When it comes to criminal justice, the quote, "Innocent until proven guilty," is popular for a reason although not always practiced. In fact, it so happens that sometimes, police overreach their authority or make honest mistakes and charge sober people with DUIs. Sometimes, there is a DUI law that you never knew existed.
Here is a glance at some top ways that someone sober can get charged.
DUI by consent
Suppose you are sober, but the person driving your car is not. You could face a charge of DUI by consent in Tennessee. Much of the time, the person charged is in the car when this happens, but this does not necessarily need to be the case. For example, suppose you lent your car to your son so he could get a job that required him to have a car, and later, law enforcement pulls him over for DUI. It's possible you could end up with a DUI by consent charge. Such charges can be more likely to happen when the person driving your car is on a second, third or fourth DUI offense.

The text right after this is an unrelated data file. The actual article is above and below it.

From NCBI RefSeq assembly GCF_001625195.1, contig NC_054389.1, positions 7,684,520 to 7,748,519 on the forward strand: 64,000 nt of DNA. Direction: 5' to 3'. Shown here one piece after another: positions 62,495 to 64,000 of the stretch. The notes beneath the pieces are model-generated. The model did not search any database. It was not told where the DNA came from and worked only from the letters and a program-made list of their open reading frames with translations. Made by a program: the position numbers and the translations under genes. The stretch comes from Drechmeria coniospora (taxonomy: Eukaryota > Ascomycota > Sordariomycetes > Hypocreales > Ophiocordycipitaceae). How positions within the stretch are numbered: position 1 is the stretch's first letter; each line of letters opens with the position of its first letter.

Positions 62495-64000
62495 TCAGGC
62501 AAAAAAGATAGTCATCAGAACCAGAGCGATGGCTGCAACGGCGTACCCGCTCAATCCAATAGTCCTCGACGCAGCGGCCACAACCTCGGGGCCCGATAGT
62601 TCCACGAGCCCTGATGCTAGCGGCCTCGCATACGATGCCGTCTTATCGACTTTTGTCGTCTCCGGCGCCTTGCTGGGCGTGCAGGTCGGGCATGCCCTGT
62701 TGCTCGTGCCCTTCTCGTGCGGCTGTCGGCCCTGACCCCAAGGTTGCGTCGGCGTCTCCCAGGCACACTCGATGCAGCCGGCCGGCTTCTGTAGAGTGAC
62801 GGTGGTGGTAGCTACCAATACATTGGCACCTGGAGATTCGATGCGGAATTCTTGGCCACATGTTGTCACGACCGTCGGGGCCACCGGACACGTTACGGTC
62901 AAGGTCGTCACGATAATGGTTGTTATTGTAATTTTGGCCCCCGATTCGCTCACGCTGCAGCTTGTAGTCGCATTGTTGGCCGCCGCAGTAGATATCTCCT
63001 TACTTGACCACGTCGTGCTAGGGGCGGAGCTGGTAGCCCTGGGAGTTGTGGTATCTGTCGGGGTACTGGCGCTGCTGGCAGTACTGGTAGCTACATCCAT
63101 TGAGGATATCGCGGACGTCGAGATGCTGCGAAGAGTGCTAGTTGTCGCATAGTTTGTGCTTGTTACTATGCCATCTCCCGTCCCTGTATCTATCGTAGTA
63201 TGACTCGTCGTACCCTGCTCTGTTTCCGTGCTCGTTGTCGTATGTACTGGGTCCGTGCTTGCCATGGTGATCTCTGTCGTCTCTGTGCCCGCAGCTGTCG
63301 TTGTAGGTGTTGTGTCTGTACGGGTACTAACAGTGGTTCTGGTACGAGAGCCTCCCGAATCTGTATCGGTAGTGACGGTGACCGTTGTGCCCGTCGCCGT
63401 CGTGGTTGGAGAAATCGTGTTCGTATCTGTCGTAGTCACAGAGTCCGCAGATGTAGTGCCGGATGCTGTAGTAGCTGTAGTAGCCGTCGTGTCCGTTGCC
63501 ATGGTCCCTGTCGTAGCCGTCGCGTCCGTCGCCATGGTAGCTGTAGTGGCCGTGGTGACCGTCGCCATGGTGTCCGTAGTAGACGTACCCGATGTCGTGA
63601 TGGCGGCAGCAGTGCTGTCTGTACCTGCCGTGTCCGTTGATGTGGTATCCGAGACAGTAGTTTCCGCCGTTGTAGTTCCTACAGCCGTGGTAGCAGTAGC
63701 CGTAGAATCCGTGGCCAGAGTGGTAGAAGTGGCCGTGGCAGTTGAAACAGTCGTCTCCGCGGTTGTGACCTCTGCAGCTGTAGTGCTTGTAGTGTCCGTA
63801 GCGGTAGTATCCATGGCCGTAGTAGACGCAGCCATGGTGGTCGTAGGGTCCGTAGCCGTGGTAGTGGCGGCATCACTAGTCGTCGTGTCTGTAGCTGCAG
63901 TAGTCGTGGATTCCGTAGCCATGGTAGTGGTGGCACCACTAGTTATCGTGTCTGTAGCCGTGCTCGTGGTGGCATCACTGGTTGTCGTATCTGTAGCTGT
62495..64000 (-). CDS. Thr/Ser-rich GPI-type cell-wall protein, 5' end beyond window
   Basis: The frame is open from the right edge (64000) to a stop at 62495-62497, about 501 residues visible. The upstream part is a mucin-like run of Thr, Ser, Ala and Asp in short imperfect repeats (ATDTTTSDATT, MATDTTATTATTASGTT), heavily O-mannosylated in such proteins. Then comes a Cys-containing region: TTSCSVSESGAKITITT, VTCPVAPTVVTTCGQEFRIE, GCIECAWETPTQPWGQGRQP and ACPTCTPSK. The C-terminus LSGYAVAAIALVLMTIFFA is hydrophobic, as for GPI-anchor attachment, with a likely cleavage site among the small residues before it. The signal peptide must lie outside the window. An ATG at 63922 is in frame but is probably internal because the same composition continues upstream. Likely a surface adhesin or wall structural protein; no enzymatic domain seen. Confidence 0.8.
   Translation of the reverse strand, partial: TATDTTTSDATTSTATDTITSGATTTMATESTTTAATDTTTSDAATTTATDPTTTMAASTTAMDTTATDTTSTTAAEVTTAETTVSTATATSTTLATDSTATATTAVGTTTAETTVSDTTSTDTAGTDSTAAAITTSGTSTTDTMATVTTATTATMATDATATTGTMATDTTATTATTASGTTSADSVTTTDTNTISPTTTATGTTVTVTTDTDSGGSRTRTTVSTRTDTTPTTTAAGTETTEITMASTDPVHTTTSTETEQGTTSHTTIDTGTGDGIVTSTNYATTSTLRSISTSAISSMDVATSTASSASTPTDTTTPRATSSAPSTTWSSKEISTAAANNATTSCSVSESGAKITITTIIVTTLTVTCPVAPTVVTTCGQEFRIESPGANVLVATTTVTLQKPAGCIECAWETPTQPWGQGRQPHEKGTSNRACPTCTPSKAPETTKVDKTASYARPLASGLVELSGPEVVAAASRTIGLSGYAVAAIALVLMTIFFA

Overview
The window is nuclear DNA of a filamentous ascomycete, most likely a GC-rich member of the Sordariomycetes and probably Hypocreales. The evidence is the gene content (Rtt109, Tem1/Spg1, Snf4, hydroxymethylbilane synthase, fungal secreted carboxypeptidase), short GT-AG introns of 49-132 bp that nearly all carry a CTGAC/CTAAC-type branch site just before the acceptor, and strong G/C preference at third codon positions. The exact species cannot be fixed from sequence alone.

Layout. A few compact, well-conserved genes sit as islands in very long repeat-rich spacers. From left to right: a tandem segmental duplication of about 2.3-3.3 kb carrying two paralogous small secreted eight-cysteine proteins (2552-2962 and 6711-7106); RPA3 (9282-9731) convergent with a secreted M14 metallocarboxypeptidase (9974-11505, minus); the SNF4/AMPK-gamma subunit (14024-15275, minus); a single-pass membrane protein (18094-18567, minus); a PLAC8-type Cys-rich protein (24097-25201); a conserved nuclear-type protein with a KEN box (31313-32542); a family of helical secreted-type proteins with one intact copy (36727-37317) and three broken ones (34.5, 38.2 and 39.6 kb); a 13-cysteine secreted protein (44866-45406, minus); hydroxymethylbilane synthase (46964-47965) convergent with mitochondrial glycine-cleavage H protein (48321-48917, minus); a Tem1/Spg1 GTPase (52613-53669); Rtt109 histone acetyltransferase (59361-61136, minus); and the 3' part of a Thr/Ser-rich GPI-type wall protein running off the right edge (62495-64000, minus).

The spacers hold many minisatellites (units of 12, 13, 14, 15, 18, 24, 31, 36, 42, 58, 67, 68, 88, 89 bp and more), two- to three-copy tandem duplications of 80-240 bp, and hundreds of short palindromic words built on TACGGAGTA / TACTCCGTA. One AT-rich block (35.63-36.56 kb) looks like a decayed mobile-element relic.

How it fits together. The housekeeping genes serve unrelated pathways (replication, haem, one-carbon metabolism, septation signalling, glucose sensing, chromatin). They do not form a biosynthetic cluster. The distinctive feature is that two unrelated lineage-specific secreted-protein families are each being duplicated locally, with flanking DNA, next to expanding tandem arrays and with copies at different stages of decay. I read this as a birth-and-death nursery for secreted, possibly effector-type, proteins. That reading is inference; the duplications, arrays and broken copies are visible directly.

Some so-called symptoms of alcohol impairment such as bloodshot eyes, not being able to stay still and being jittery could cause a police officer to charge you with DUI. In such cases, a blood test may clear things up but not always.
Reportedly, a man in Arizona was on his way home when a police officer pulled him over for crossing a white line. The man says he was coming from a late night swim at a fitness center pool. The officer cited the man's bloodshot eyes as evidence he had been drinking. Authorities later dropped his charge, but the man claims he still suffered having to endure a difficult experience and possible racial profiling.
Some police officers are undertrained on how to give field sobriety tests or simply cannot do them well. False results can happen, even with breath tests, especially if you are hypoglycemic or have been dieting or fasting.